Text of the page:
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In the northern part of India and in Pakistan, the Rathore (or Rathaur or Rathor or Rathur or Rathod or Rathour or Rahtore) is a Rajput clan whose members ruled several states.[full citation needed] The Rathores claim descent from the mythical Suryavansha (Solar dynasty).
- Durgadas Rathore, 17th-century warrior who freed Marwar from Mughal occupation.
- Jadu Nath Singh, fourth recipient of Param Vir Chakra
- Rajyavardhan Singh Rathore - Indian politician and Olympic medalist
- Amar Singh Rathore, a courtier of the Mughal emperor Shah Jahan who beheaded the emperor's rude and disrespectful brother-in-law in the court
- Ganga Singh, Maharaja of Bikaner, a visionary and reformist. He planned and ordered construction of the Gang Canal , now called the Indra Gandhi Canal.
- Chandrasen Rathore, one of the few Indian kings in the 15th century who opposed the Mughal emperor Akbar.[full citation needed]
The various cadet branches of the Rathore clan gradually spread to encompass all of Marwar and later founded states in Central India and Gujarat. At the time of India's independence in 1947, the princely states ruled by various branches of the Rathore clan included:[full citation needed]
- Jodhpur (Marwar): covering the present-day districts of Jodhpur, Pali, Nagaur, Barmer and Jalore.
- Bikaner: Covering the present-day districts of Bikaner, Churu, Ganganagar and Hanumangarh;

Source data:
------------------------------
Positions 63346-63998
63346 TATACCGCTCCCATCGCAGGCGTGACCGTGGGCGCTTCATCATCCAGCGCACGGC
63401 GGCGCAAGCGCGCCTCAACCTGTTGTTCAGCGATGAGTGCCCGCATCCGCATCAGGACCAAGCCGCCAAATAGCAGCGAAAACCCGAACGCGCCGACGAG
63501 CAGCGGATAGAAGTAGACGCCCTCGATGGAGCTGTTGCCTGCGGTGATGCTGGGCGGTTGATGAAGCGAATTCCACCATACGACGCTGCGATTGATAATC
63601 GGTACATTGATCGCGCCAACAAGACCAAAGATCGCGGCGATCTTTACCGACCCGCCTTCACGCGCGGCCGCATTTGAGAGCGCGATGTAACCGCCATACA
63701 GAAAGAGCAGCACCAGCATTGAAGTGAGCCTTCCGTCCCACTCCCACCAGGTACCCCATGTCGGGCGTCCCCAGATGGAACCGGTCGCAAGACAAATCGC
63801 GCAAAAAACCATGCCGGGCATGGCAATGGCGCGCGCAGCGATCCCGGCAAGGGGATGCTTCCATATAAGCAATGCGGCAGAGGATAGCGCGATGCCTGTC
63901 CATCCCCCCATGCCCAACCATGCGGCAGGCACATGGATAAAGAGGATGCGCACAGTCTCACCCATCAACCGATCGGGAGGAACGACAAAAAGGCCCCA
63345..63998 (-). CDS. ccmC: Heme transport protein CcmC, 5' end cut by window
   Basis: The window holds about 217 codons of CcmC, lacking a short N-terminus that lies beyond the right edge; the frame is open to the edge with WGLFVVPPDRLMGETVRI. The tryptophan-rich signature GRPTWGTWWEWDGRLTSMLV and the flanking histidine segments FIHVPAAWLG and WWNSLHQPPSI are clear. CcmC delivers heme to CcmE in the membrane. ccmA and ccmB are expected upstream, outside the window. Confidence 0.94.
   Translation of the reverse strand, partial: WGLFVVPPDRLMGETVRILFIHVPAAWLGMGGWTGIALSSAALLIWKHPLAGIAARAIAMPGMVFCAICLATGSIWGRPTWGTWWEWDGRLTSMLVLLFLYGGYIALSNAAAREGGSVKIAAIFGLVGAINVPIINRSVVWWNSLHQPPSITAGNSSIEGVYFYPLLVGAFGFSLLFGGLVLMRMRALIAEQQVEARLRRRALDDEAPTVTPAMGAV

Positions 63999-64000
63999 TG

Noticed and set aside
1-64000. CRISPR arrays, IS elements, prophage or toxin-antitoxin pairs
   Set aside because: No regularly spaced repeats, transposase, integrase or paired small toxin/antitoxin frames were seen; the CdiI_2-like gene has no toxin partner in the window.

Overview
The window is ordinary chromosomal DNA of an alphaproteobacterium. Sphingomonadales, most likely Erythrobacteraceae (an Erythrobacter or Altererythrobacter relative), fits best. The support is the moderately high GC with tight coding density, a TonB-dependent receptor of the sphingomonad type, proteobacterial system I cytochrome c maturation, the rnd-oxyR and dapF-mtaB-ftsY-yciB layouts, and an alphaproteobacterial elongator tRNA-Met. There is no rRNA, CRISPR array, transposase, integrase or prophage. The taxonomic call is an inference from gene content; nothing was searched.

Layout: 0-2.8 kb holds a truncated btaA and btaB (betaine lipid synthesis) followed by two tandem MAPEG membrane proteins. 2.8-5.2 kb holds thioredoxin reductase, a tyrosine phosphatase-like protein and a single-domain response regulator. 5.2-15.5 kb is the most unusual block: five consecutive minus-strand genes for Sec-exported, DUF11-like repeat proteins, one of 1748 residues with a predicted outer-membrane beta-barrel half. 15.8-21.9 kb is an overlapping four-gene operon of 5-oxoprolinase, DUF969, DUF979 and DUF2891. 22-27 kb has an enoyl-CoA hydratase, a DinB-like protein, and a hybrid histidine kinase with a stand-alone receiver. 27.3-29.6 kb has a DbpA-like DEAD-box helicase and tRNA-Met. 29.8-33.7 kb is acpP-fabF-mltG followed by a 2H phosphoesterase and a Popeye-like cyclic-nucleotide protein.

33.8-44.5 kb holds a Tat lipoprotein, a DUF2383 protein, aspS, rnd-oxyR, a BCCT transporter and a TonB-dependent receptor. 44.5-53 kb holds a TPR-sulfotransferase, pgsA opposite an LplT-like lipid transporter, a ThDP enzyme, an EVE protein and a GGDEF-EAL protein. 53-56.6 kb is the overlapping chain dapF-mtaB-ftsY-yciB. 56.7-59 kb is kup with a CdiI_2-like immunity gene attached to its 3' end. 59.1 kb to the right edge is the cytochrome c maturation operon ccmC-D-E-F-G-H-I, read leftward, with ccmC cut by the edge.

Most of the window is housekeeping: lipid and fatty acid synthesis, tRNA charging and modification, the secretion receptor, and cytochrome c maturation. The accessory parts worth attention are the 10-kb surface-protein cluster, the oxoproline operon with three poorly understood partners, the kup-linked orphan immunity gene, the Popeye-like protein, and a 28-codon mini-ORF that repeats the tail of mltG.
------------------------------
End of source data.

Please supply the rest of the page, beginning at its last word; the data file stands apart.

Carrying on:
- Kishangarh in present-day Rajasthan, founded in 1611 by Raja Kishan Singh, son of Udai Singh of Marwar & balawat Rathore
- Idar in present-day Gujarat, founded in 1728 or 1729.
- Ratlam in present-day Ratlam District of Madhya Pradesh, founded 1651.
- Jhabua in present-day Madhya Pradesh
- Sitamau in present-day Mandsaur District of Madhya Pradesh, founded 1701 by Raja Kesho Das.
- Sailana in present-day Ratlam District of Madhya Pradesh, founded in 1730 by Raja Jai Singh.
- Alirajpur in present-day Madhya Pradesh
- "Contributions to Indian Sociology". Retrieved 2014-06-15.
- Indian India. Director of Public Relations, Chamber of Princes. 1945-01-01.
- Pal, Dharam (1978). Traditions of the Indian army (3rd ed.). National Book Trust, India. Cite: Naik Jadunath Singh, a Rathor Rajput, serving in 1/7 Rajput Regiment (now the 4th Battalion of the Brigade of Guards) won the Param Vir Chakra posthumously in the Jammu and Kashmir operations in 1948.
- Studies in Mughal History pg 91 by Ashwini Agrawal
- Indian Princely Medals: A Record of the Orders, Decorations, and Medals by Tony McClenaghan, pg 179
- The House of Marwar. p. 13.
Rathore clan of Rajputs, a clan which besides Jodhpur had ruled over Bikaner, Kishengarh, Idar, Jhabhua, Sitamau, Sailana, Alirajpur and Ratlam